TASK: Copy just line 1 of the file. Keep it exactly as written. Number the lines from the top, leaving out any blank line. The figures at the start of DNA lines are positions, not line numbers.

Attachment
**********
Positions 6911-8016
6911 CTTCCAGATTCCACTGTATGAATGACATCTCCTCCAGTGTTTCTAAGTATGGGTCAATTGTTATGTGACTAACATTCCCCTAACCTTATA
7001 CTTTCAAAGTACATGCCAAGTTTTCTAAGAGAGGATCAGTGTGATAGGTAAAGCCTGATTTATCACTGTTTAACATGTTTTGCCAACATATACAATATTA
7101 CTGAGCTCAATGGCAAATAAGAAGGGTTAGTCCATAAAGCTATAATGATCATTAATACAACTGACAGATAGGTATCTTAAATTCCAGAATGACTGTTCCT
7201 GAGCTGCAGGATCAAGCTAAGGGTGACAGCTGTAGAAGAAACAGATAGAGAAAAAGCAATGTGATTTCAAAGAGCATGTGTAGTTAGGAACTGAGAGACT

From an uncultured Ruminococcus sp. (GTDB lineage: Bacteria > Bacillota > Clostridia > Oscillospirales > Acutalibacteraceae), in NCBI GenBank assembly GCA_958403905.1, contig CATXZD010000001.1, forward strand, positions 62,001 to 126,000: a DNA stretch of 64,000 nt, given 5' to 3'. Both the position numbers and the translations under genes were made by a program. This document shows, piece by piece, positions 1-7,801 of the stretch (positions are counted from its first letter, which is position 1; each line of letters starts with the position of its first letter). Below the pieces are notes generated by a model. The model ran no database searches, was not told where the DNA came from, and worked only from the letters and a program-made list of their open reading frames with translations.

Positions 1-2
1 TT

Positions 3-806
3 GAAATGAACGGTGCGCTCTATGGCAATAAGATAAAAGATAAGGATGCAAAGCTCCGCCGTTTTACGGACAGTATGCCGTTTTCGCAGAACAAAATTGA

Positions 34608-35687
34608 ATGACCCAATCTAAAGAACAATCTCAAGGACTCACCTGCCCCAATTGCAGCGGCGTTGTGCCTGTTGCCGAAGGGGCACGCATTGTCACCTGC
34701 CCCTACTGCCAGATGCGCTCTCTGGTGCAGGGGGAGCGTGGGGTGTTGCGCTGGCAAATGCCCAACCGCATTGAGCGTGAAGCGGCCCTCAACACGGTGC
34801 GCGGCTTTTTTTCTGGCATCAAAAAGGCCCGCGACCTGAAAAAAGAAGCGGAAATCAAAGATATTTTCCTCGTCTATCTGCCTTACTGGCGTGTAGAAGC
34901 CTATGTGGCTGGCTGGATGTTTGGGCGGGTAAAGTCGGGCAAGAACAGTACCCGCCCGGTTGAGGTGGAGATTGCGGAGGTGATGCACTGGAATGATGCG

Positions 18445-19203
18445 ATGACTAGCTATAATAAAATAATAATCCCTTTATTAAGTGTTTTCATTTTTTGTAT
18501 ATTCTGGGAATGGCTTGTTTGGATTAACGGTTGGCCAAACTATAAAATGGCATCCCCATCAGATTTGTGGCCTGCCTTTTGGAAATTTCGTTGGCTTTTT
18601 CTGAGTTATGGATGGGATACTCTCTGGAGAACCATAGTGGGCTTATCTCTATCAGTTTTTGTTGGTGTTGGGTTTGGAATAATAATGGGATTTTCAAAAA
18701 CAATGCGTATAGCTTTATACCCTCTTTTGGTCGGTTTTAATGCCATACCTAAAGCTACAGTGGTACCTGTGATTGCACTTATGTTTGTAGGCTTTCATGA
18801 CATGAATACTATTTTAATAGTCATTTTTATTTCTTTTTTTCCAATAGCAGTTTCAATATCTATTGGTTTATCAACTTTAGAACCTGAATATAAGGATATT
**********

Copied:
Positions 6911-8016